In the UK we have front-loading washing machines, so can't keep checking on how far the knitting has felted. But whether or not you want to keep checking depends how definate an idea you have of the result you want. My bags tend to be left rather to chance...

I also leave the bags in the machine through a short spin cycle and I think this possibly makes it easier to start shaping them right away, which is more difficult when they are very wet.

I tried this first bag carefully in a 30' wash, which wasn't enough. Then 40', then 60'. In the end it went through at 90' to get the result I wanted. But I have found since then that 60' is usually about right.



Shaping the bags while they dry makes a huge difference to the end result. I have used cake tins, books, jigsaw puzzle boxes.... anything the right dimensions. Some I have left hanging up, where I want the handles to stretch to be a a little longer.
Felt is very tough and its okay to really force in a box or tin which doesn't seem to quite fit.... the wool will give a little bit, and drying fairly tightly stretched gives the bag a nicely defined shape.

This grey stripey bag was about 15 by 17" before felting, and about 12 by 12 afterwards.
The only other change I made to this pattern was to add a little internal felt pocket afterwards, using a square of wool I'd knitted and felted as a test, plus 2 vintage fabric pockets.





This next bag was knitted to the same pattern, but with an intarsia type of colour pattern (stranding colours across the back) and using 6.5mm needles as the pattern says.


On this bag I experimented with knitting pockets as part of the bag before felting - picking up stitches from the bag along where I wanted the bottom of the pocket to be, knitting a square or rectangle straight up and then attaching the sides of the knitted pocket to the bag. This bag has one little mobile phone pocket on the outside, and 2 internal pockets. The blanket stitch around the external pocket was because I thought the join looked a bit bumpy and lumpy - I have since then got better at stitching the pockets on so that the join is more invisible after felting.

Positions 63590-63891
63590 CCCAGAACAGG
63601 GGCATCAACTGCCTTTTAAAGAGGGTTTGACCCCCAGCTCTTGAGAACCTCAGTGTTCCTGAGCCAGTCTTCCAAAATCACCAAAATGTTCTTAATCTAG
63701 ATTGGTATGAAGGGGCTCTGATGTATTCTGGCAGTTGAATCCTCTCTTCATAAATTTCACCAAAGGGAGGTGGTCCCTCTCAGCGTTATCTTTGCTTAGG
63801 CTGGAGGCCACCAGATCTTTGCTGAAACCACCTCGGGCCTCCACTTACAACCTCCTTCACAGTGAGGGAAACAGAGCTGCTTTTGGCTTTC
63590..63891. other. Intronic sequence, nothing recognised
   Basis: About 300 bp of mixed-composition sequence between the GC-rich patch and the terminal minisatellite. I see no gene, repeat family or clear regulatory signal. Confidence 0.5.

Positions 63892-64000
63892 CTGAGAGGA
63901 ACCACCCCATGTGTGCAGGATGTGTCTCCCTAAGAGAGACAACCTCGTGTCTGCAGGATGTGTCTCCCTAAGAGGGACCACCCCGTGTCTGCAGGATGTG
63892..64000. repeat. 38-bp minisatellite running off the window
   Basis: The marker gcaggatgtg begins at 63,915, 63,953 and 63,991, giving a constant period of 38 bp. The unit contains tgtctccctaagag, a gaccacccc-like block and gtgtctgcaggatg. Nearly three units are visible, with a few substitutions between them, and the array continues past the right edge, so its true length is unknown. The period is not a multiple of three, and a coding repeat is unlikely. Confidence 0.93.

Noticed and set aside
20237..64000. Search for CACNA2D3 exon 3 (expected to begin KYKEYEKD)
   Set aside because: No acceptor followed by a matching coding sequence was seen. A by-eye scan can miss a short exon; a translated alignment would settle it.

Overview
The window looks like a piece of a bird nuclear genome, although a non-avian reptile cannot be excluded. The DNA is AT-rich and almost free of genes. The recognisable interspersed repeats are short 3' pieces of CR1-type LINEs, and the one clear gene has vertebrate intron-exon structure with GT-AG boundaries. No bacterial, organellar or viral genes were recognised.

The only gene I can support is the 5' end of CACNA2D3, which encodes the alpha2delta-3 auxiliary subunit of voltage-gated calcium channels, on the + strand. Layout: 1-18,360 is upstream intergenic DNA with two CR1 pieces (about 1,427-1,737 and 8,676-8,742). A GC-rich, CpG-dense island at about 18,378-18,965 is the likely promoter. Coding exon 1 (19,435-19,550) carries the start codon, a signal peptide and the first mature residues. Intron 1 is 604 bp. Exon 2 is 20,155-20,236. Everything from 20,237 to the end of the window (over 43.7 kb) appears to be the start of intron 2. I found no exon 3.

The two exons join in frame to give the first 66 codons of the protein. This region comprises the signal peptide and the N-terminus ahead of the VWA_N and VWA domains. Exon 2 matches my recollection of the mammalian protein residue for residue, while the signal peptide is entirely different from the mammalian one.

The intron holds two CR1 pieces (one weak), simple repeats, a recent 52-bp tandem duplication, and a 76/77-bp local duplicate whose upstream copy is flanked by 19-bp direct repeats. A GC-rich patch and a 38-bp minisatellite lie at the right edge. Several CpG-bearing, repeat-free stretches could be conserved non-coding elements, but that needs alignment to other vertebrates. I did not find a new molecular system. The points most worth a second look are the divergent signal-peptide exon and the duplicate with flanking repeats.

Before felting I tack some pieces of cotton fabric inside the pockets to stop them felting closed for ever.

These first two bags were sold on Joyce's Bags for Darfur blog - which was the inspiration for made4aid.

Same pattern, 3rd bag, 6.5mm needles - this one was 14.5 inches by 16 inches before felting, handles 33.5 inches.
After felting it was 10.25 inches by 11.75, and the handles were 30". On this one I just did external pockets in knitting, and then lined with fabric including internal pockets.

I put this one recklessly into a 90' wash and it did felt a bit smaller than I'd wanted. But I'm really pleased with the result, its a nice size and shape (though I am now routinely starting with 40 or 60' washes though, just in case....).


The second knitting pattern I tried was this one. This looks really too large and shapeless once knitted being done on 9mm needles - but once again, it came out transformed.